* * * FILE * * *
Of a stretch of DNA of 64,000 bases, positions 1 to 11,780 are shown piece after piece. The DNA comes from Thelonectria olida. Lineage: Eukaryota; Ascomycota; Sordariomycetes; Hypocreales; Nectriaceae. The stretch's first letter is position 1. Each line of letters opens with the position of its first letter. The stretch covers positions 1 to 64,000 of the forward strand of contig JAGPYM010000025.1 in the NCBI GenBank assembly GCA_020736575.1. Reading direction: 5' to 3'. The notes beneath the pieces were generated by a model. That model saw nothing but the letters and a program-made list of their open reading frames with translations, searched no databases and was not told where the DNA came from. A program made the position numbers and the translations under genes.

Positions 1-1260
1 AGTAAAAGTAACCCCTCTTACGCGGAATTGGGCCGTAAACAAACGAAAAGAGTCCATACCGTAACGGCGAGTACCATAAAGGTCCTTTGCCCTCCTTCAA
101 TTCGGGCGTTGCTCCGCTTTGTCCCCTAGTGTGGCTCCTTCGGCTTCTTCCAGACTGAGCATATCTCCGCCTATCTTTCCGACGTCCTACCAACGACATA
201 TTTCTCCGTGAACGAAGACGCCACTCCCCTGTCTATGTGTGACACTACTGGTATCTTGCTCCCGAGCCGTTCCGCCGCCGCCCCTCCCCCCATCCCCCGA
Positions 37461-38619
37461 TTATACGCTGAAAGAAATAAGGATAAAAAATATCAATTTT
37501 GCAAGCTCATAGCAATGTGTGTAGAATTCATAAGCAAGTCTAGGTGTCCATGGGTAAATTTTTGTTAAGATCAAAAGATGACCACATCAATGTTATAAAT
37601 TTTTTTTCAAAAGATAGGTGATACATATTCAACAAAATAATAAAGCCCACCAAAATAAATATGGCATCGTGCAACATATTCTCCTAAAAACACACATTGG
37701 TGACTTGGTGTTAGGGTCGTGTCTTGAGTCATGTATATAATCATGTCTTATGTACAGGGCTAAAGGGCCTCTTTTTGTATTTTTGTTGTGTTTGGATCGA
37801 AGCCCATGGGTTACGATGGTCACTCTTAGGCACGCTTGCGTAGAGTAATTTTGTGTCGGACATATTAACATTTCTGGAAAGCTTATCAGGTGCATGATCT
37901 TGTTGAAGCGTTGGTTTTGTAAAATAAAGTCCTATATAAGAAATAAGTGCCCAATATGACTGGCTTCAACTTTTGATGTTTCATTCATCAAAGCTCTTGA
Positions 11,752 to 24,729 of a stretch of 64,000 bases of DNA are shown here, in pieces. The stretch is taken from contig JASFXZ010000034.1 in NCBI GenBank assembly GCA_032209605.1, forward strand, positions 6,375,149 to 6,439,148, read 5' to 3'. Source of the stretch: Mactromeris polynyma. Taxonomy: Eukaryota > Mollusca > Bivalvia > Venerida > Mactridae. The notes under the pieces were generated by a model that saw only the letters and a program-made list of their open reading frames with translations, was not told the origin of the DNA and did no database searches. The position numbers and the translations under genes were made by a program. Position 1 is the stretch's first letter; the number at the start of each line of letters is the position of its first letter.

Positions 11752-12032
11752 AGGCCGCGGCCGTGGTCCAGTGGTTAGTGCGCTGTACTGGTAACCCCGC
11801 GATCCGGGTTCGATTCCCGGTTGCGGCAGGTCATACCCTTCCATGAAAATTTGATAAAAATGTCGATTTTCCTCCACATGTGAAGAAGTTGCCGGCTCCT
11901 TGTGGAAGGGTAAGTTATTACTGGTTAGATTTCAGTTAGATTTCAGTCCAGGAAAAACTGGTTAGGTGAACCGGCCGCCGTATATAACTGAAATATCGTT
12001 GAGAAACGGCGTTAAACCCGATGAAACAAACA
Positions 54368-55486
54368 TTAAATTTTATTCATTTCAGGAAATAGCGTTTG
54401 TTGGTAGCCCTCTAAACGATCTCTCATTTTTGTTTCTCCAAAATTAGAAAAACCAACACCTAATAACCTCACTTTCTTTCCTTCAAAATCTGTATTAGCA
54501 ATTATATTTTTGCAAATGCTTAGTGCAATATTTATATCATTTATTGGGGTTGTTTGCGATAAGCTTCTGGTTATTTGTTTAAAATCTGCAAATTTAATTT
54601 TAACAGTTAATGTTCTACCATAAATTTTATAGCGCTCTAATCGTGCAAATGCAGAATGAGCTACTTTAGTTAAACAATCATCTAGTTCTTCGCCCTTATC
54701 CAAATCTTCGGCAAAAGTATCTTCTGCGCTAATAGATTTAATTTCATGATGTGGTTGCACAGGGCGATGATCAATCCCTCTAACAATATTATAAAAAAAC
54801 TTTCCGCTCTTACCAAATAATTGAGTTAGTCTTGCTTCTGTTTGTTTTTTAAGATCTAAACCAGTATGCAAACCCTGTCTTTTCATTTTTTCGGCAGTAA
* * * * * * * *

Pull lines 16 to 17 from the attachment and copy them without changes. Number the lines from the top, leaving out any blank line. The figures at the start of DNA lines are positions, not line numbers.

11801 GATCCGGGTTCGATTCCCGGTTGCGGCAGGTCATACCCTTCCATGAAAATTTGATAAAAATGTCGATTTTCCTCCACATGTGAAGAAGTTGCCGGCTCCT
11901 TGTGGAAGGGTAAGTTATTACTGGTTAGATTTCAGTTAGATTTCAGTCCAGGAAAAACTGGTTAGGTGAACCGGCCGCCGTATATAACTGAAATATCGTT